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#203050 - 11/04/11 02:58 AM Fabric Words used metaphorically
Umber Offline
stranger

Registered: 03/06/10
Posts: 3
Loc: UK
Flannel is used in the UK to describe plausible untruths. "You are speaking a load of flannel". "That person's a flanneler".

I believe the expressions were prevalent during the war years.


Edited by Umber (11/04/11 03:07 AM)

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#203062 - 11/04/11 08:10 AM Re: Fabric Words used metaphorically [Re: Umber]
Candy Offline
Pooh-Bah

Registered: 09/21/10
Posts: 1705
Loc: down under
Hi Umber
I've not come across that saying before....I wonder if its like a saying we have down under "load of old cods wollop"
as in an untrue statement or remark!

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#203066 - 11/04/11 11:33 AM Re: Fabric Words used metaphorically [Re: Candy]
Happy Birthday bexter Offline
addict

Registered: 11/17/10
Posts: 677
Loc: Middle Earth
hehe I haven't heard that for AGES! Also use it to say how useless people are when doing something or asking them do something for you: "You're worse than a wet flannel", or a bit pathetic "ach, stop being such a wet flannel". Ah the English English language is wonderfully expansive wink
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#203084 - 11/05/11 03:28 AM Re: Fabric Words used metaphorically [Re: Candy]
Tromboniator Offline
old hand

Registered: 05/10/10
Posts: 821
Loc: Alaska
Originally Posted By: Candy
cods wollop


Candy, I've seen this as one word often enough (Rowling's Rubeus Hagrid is fond of it, for example), but never as two. Is two the fashion down under?

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#203086 - 11/05/11 03:44 AM Re: Fabric Words used metaphorically [Re: Umber]
Candy Offline
Pooh-Bah

Registered: 09/21/10
Posts: 1705
Loc: down under
I'm not sure Peter. I hear it often but I don't recall seeing it written.

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#203087 - 11/05/11 04:53 AM Re: Fabric Words used metaphorically [Re: Candy]
Tromboniator Offline
old hand

Registered: 05/10/10
Posts: 821
Loc: Alaska
There doesn't seem to be a definitive answer. It may or may not have started as two words, but its first known appearance in print, second half of 20th century, has it as one word. Here is Michael Quinion's explanation, which should be better than most.

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#203090 - 11/05/11 11:13 AM Re: Fabric Words used metaphorically [Re: Umber]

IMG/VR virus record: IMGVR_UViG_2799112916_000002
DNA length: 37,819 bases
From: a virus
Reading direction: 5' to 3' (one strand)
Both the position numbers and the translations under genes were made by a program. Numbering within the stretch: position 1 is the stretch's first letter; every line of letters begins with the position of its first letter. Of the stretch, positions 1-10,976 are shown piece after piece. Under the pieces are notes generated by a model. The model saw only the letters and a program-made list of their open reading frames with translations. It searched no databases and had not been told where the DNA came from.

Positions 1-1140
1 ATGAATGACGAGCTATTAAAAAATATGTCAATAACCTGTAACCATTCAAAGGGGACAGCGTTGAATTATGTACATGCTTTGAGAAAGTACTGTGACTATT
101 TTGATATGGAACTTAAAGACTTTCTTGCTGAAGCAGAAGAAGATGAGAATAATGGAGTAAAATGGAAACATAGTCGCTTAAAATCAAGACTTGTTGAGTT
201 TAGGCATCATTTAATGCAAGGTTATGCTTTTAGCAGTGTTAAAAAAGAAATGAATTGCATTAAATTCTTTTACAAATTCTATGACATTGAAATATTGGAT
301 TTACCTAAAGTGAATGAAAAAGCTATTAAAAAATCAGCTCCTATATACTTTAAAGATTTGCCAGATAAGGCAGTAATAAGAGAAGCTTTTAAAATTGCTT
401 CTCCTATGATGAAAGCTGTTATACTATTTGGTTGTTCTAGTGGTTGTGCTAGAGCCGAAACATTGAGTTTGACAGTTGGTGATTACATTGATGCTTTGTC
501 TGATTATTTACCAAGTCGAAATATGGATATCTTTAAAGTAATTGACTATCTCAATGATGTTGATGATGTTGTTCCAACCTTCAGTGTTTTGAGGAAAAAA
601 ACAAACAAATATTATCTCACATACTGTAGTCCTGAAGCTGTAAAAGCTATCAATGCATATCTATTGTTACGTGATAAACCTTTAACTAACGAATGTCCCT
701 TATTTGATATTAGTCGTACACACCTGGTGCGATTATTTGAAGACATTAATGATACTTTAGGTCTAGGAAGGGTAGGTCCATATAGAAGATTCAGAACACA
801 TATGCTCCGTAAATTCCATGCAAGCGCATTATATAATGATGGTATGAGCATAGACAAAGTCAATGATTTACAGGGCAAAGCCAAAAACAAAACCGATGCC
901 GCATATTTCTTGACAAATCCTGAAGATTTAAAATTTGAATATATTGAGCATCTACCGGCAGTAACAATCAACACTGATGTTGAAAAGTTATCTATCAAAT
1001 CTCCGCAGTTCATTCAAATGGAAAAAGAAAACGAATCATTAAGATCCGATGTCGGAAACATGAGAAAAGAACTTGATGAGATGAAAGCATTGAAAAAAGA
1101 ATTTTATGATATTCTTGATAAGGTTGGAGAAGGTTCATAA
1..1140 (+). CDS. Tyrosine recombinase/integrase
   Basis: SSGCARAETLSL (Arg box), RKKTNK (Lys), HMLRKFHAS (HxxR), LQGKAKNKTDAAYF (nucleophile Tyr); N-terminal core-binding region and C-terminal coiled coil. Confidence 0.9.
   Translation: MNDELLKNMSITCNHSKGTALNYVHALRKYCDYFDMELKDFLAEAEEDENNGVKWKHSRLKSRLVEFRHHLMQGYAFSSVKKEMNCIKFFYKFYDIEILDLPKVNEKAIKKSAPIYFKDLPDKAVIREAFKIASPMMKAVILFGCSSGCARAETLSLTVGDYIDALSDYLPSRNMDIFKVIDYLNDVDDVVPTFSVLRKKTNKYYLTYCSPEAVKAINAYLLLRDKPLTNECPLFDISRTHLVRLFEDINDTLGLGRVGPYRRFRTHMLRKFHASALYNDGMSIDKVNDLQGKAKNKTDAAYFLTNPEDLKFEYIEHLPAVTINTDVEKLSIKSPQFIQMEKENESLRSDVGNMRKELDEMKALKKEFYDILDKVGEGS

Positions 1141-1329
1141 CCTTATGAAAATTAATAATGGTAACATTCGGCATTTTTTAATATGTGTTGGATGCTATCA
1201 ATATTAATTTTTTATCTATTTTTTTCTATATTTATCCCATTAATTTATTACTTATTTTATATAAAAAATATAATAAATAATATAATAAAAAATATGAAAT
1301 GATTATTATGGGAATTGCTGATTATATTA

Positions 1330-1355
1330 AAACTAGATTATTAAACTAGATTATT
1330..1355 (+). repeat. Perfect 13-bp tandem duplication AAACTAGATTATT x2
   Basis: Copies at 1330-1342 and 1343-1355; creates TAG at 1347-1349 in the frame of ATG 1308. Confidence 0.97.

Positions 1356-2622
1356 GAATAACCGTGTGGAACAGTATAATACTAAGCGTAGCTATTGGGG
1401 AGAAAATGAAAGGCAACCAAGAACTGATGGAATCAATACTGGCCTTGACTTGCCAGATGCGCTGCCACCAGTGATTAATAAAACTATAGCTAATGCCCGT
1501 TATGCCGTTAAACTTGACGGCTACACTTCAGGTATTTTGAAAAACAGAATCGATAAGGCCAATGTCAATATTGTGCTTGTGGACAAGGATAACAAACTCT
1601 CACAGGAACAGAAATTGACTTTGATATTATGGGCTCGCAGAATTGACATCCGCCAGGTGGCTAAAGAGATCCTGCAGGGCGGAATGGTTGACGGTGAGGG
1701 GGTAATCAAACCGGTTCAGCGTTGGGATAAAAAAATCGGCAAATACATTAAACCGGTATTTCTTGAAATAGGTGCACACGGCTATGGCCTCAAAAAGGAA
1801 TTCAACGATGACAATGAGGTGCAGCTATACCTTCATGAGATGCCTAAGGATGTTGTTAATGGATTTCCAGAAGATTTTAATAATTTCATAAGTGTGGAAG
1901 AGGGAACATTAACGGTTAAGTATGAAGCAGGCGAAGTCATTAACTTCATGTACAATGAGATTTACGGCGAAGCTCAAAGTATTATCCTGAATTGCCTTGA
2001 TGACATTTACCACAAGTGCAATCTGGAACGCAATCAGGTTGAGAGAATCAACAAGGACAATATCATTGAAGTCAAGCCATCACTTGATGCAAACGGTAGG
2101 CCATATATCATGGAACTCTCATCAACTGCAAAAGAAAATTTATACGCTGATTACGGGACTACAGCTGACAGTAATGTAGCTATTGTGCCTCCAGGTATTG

BranShea Offline
Carpal Tunnel

Registered: 06/23/06
Posts: 5282
Loc: Netherlands, the Hague
Would in this case flannel be a more civilized equal to bullshit? Umber?

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#203101 - 11/06/11 04:15 AM Re: Fabric Words used metaphorically [Re: bexter]
BranShea Offline
Carpal Tunnel

Registered: 06/23/06
Posts: 5282
Loc: Netherlands, the Hague
Originally Posted By: bexter
Also use it to say how useless people are when doing something or asking them do something for you: "You're worse than a wet flannel", or a bit pathetic "ach, stop being such a wet flannel". Ah the English English language is wonderfully expansive wink
We use something similar though it's mostly used in team sports : "You play like a wet newspaper". Flannel of course has more elegance.

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#203114 - 11/07/11 07:45 AM Re: Fabric Words used metaphorically [Re: BranShea]
Happy Birthday bexter Offline
addict

Registered: 11/17/10
Posts: 677
Loc: Middle Earth
We are by nature, an elegant tongue wink even if people are beginning to misuse and forget that grammar exists smirk
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#203117 - 11/07/11 09:51 AM Re: Fabric Words used metaphorically [Re: bexter]
Faldage Offline
Carpal Tunnel

Registered: 12/01/00
Posts: 13803
Originally Posted By: bexter
We are by nature, an elegant tongue wink even if people are beginning to misuse and forget that grammar exists smirk


Or either that or ignoring zombie rules, one.

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